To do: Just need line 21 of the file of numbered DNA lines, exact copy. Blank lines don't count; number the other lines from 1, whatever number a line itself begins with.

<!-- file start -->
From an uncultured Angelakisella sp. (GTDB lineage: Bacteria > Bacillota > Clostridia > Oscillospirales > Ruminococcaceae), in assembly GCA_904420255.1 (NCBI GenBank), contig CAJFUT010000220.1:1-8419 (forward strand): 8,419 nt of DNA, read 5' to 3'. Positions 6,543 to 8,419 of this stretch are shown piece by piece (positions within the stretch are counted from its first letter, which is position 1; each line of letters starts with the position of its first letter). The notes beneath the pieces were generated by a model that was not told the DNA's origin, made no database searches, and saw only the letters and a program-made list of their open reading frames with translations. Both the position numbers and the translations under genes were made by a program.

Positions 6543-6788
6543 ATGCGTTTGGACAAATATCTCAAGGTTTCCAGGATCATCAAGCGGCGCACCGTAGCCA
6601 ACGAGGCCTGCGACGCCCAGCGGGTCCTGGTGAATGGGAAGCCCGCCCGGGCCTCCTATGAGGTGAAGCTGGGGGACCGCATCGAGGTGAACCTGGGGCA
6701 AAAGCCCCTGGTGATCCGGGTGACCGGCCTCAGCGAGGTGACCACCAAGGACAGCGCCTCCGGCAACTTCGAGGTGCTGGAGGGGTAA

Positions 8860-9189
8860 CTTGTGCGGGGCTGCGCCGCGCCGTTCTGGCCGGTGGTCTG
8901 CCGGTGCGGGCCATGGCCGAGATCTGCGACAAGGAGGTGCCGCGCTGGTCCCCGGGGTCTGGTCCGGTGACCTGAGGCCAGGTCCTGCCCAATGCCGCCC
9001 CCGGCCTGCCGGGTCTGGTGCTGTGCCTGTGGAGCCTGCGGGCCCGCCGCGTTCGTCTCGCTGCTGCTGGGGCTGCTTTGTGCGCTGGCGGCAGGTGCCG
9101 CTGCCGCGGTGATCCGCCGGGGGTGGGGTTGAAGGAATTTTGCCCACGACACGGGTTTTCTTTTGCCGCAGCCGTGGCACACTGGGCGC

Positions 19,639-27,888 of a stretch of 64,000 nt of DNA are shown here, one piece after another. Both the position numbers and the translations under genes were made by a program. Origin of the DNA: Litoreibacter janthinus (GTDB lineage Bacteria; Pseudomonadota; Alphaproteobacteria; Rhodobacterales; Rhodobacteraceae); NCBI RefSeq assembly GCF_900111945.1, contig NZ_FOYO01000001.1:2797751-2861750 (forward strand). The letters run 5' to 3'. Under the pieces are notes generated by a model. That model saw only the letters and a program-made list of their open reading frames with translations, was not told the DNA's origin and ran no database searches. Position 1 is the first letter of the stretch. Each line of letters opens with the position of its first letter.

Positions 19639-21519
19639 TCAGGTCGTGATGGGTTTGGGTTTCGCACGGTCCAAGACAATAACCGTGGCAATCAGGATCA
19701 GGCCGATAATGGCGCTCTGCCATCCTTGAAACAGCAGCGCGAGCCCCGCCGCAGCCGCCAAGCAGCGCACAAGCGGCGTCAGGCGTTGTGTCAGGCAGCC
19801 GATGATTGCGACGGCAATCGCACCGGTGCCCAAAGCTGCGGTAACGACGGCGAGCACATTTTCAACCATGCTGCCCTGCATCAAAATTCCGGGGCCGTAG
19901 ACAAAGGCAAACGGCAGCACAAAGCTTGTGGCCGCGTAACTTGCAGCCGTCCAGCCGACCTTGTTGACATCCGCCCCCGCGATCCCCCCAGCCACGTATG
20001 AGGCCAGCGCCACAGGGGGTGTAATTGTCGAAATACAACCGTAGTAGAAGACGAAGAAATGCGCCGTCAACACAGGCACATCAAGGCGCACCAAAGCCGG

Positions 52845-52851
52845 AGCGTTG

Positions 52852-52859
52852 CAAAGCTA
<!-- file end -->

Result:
52852 CAAAGCTA